• Graph algorithms can be expensive in real-time, but many can be approximated
  • Execute computation during quiet periods
    • Adapts as usage changes
  • PageRank (random walk, incremental counter)
  • Recommendation
  • Similarities
  • Centralities
  • Statistics
  • Demo
    • Random graph generation
    • run NodeRank in background
  • Recommendation system is WIP for GraphAware

Keynote: Impossible Is Nothing with Graphs#

Jim Webber (Chief Scientist, Neo Technology)#

  • Graph databases revolutionize data
  • Reliabiliity, availability, eventual consistency
  • As Neo4j is becoming more aggressive, how is this impacting the technology?

History of Data#

  • 70s

    • databases reflected squareness of data
  • 80s

    Databases designed for boring payroll processing, not your geospatial, social, mating mashup.

  • 90s

    • Data got big
    • The Web! Graph data at scale, but nobody realized it because they were too busy dealing with app servers and ORMs
    • "The Vietnam decade of computer science"
  • 00s

    • Large web properties building their own databases
    • Scale - NoSQL to the rescue!
    • Most NoSQL DBs deal with aggregate (unconnected) data
    • MapReduce to find connections
    • With graph database connections are first class citizens
    • Richer model with connected data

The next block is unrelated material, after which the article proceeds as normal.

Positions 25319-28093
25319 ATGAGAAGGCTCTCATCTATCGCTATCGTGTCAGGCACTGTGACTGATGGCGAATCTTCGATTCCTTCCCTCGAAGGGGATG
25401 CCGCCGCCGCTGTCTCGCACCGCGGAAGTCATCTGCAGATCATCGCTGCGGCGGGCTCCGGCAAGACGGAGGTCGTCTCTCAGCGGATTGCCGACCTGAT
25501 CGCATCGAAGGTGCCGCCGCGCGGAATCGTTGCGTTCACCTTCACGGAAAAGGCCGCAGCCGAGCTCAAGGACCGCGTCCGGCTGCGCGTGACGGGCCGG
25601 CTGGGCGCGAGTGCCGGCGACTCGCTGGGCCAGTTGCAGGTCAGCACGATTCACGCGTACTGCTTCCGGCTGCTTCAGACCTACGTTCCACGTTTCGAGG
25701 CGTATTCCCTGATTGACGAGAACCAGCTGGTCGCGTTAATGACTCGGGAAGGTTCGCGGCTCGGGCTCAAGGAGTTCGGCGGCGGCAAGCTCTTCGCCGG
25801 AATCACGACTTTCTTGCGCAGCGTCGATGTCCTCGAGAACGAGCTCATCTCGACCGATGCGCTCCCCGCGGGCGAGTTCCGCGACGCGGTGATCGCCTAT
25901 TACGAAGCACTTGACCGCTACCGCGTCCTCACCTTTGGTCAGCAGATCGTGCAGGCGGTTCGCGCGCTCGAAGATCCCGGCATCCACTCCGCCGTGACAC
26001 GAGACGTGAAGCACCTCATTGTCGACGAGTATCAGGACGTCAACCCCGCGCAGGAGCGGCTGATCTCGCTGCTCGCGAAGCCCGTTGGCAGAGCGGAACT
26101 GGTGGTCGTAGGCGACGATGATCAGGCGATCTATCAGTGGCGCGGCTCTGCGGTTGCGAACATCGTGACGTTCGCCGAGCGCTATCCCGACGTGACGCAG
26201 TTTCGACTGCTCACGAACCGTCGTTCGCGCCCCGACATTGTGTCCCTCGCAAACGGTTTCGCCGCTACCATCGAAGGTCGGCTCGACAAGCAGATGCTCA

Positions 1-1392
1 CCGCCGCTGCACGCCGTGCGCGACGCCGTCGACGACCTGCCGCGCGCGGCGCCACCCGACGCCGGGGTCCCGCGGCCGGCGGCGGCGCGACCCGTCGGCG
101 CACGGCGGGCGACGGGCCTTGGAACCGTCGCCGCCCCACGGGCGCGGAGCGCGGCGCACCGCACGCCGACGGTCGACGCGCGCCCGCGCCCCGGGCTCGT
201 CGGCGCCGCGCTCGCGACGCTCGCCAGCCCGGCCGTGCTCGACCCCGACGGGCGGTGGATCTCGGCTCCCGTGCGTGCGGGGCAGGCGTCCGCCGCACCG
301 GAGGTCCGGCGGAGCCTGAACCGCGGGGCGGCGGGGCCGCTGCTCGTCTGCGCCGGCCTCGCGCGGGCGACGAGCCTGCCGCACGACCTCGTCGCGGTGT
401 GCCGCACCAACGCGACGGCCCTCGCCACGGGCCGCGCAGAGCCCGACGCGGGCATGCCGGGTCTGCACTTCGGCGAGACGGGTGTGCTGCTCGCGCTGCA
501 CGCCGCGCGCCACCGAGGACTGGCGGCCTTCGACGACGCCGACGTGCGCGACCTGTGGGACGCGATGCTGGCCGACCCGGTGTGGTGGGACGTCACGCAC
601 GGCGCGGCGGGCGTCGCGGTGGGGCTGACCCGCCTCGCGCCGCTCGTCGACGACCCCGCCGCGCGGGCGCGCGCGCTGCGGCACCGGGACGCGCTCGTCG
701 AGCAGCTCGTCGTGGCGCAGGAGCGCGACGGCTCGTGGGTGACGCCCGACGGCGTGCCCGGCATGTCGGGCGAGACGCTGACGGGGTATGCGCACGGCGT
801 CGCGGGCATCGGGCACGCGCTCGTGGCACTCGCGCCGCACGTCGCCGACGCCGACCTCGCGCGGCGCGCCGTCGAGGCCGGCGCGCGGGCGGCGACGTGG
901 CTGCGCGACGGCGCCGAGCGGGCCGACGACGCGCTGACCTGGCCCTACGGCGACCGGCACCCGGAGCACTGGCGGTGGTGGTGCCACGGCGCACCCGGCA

Graph Database Use-Cases#

  • Telenor - manage hierarchy of customers
  • Beamly - second screen startup. Metadata about TV
  • eBay Now - quick routing
    • Before Neo4j, had queries longer than their shortest deliveries
  • Accenture - saved Christmas with improvements on parcel delivery routing
  • CrunchBase - the Business Graph
  • Neo4j is still a small (scrappy) startup

Reliability Vs Availability#

  • Lee-Anderson - Fault Tolerance
  • Dependability
    • Tradeoff between availability (uptime) and reliability (probability to produce correct output)
    • Integrity
    • Safety
    • Confidentiality
  • Should the system be available or reliable?
    • depends
    • Aggregate database -> agree on a single value
    • Graph database -> 2 nodes in relationship both have to agree
    • For Graphs: reliability over availability

What's Next?#

  • Bigger data (trillions of nodes)
  • Smarter Cypher, learn from previous queries
  • More throughput
  • How is this possible?
    • Native graph all the way down
      • Optimize everywhere
Subscribe To Will's Newsletter

Want to know when the next blog post is published? Subscribe now!